d. sexual disorders
Answer: A
1. Explain the Title VII requirements on affirmative action, and identify three sources of
affirmative action programs.
Answer: Affirmative action is not required by Title VII, nor is it prohibited. Affirmative
action programs have three different sources: litigation, voluntary action, and government
contracts. Courts have the power under Title VII to order affirmative action to remedy the
effects of past discrimination. Employers can voluntarily introduce an affirmative action to
remedy the effects of past practices or to achieve equitable representation of minorities and

women. In 1965, President Johnson signed an executive order prohibiting discrimination by
federal contractors. This order had a profound impact on the American workplace. If an
employer found that women or minorities were underrepresented in its workplace, it was
required to establish goals and timetables to correct the deficiency. In 1995, the Supreme
Court dramatically limited the extent to which the government can require contractors to
establish affirmative action programs. The Court ruled these programs are permissible only if
they serve a “compelling national interest” and are “narrowly tailored” to minimize harm to
white males.
2. Betty wants to hire a secretary who is "mature." In particular, she wants to hire a woman
with experience and whose children are grown (so she will not have to be staying home with
sick children, etc.). She also wants to make sure the woman is of "sound, Christian character,
with solid morals."
To find such an employee, she ran the following ad in the newspaper: "Secretary. Excellent
Pay. Quiet professional office. Must not have young children. Must not be opposed to
Christian work ethic. References required. 555-1111 or write to P.O. Box 114, Ourtown,
Discuss the legal issues raised by Betty's ad.
Answer: Though her intent is to find a woman employee who is Christian and who is older,
the ad itself maybe carefully enough worded to keep her out of trouble.
Betty's ad does not violate Title VII since it does not evidence any bias relative to sex, race,
color, religion, or national origin. The fact that Betty is seeking to hire a worker who does not
have young children does not violate the Age Discrimination Act since that act is designed to
protect older workers from being unfairly discriminated against in favor of younger workers.
In this case, Betty is actually looking for an older worker and therefore an older worker
would not have any basis to complain and younger than 40-year-old applicants have no
standing to sue for age discrimination.
The reference to "Christian work ethic" has a secondary, generic meaning and is not enough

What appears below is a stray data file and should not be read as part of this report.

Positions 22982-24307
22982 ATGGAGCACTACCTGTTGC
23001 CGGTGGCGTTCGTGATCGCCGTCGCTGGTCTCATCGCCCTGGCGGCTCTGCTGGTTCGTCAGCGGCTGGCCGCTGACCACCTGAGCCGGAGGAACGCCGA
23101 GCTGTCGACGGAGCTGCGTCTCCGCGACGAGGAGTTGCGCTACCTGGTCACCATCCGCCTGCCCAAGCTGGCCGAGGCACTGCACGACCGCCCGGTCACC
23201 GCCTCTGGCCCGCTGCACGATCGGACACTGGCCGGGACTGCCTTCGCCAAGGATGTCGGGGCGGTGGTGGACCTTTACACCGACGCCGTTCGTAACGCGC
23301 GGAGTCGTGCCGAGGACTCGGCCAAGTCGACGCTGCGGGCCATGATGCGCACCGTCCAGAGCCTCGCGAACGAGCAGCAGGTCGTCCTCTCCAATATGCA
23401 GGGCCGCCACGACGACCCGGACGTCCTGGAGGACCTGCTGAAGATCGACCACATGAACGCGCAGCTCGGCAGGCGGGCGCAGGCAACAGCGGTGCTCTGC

to hold Betty liable for religious discrimination. However, how she goes about interviewing
and hiring could make her liable for discrimination.
3. What are three general defenses an employer can raise if sued for violating Title VII of the
Civil Rights Act?

Answer: An employer can defend a Title VII case by establishing that an alleged
discrimination was based on (a) merit, (b) seniority, or (c) a bona fide occupational
qualification. An employer is not liable under Title VII if it shows that the person favored was
the most qualified. Test results, education, or productivity can demonstrate merit if they relate
to the job in question. A legitimate seniority system is legal, even if it perpetuates past
discrimination. An employer may establish discriminatory job requirements if they are
essential to the position in question.
4. Discuss what considerations are made when determining what accommodations are
Answer: An employer may not refuse to hire or promote a disabled person as long as she can,
with reasonable accommodation, perform the essential functions of the job. An
accommodation is not reasonable if it would create undue hardship for the employer. This
includes buying necessary equipment, providing readers or interpreters, or permitting
employees to work a part-time schedule. In determining what this term means, relative cost,
not absolute cost, is the issue. Even an expensive accommodation—such as hiring a full-time
reader—is not considered an undue hardship unless it imposes a significant burden on the
overall finances of the company.
5. What is the Genetic Information Nondiscrimination Act?
Answer: Under the Genetic Information Nondiscrimination Act (GINA), employers (with 15
or more workers) may not require genetic testing or discriminate against workers because of
their genetic makeup. Nor may health insurers use such information to decide coverage or
premiums. Thus, neither employers nor health insurers may require you to provide your
family medical history – who has died of cancer or heart disease, for instance. And if they
find this information out from another source (such as a newspaper obituary) they may not
use it in making an employment decision.

Test Bank For Introduction to Business Law
Jeffrey F. Beatty, Susan S. Samuelson